Don’t overlook mortgage investing

By Suzanne Sharma | September 11, 2013 | Last updated on September 11, 2013
4 min read

One path to yield may be through commercial mortgages. Investing in a mortgage investment corporation (MIC) could provide more income than the bond market, says Craig Machel, a portfolio manager and investment advisor with Macquarie Private Wealth in Toronto. That’s because when interest rates rise, so do lending rates; and investors will benefit from those higher rates.

MICs are loans extended to high-quality commercial property borrowers by asset management companies. These borrowers don’t go to a bank because the loans are too big, or the borrower has some credit issues.

But those factors don’t necessarily make MICs risky. In fact, these loans have loan-to-value ratios of “60% to 65%, and cash is distributed on a project-by-project basis,” says Machel, so there’s less risk to investors. He adds the borrowers simply require more flexible mortgage terms. For instance, if a building is worth $1 million, a non-conventional lender would offer $650,000, so there’s still $350,000 equity left. This means the value of the property “would have to fall a long way before the loan is in jeopardy,” he says.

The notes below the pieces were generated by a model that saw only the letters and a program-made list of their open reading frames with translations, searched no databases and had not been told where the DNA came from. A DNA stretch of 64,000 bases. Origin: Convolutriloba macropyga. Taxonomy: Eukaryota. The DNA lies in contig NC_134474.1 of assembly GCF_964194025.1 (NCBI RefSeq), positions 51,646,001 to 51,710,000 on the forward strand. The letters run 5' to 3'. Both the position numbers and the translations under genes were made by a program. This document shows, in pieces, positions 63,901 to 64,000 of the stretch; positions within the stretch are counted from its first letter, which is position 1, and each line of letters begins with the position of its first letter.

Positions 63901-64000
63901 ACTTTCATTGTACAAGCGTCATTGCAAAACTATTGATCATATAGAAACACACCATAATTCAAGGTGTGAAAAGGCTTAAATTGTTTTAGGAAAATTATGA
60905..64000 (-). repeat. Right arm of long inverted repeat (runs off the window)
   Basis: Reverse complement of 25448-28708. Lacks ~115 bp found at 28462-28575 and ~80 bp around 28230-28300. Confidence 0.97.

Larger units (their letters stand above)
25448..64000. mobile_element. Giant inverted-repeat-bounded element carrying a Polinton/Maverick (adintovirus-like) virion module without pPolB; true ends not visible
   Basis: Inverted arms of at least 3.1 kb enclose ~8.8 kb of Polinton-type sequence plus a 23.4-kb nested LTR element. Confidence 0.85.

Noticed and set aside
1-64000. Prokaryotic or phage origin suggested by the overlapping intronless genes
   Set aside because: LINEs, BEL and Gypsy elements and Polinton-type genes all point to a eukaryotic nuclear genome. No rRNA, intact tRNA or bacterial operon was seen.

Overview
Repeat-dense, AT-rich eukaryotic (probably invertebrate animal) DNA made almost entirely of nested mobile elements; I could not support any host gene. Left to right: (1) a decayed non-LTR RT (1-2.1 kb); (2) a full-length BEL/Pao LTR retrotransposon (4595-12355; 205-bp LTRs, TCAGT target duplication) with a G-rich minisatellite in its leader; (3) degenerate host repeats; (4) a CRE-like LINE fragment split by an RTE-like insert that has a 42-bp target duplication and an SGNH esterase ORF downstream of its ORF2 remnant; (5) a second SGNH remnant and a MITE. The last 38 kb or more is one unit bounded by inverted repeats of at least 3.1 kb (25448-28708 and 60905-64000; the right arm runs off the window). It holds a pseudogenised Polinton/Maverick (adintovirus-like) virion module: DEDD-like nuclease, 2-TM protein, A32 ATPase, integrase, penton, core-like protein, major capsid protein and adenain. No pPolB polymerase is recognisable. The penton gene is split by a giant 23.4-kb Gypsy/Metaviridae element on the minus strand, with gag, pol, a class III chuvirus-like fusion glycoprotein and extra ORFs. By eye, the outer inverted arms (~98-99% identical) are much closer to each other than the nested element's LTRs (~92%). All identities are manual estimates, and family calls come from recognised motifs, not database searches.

And as long as investors don’t reach for higher yield, they can get consistent income. “If you want higher yield, you’re putting yourself in a position of risk,” says Machel. “Also, if you extend yourself on the risk side and start getting into second or third mortgages, or mortgages with less collateral on income or excessive loan-to-value ratios, then you could also be in trouble.”

Residential property loans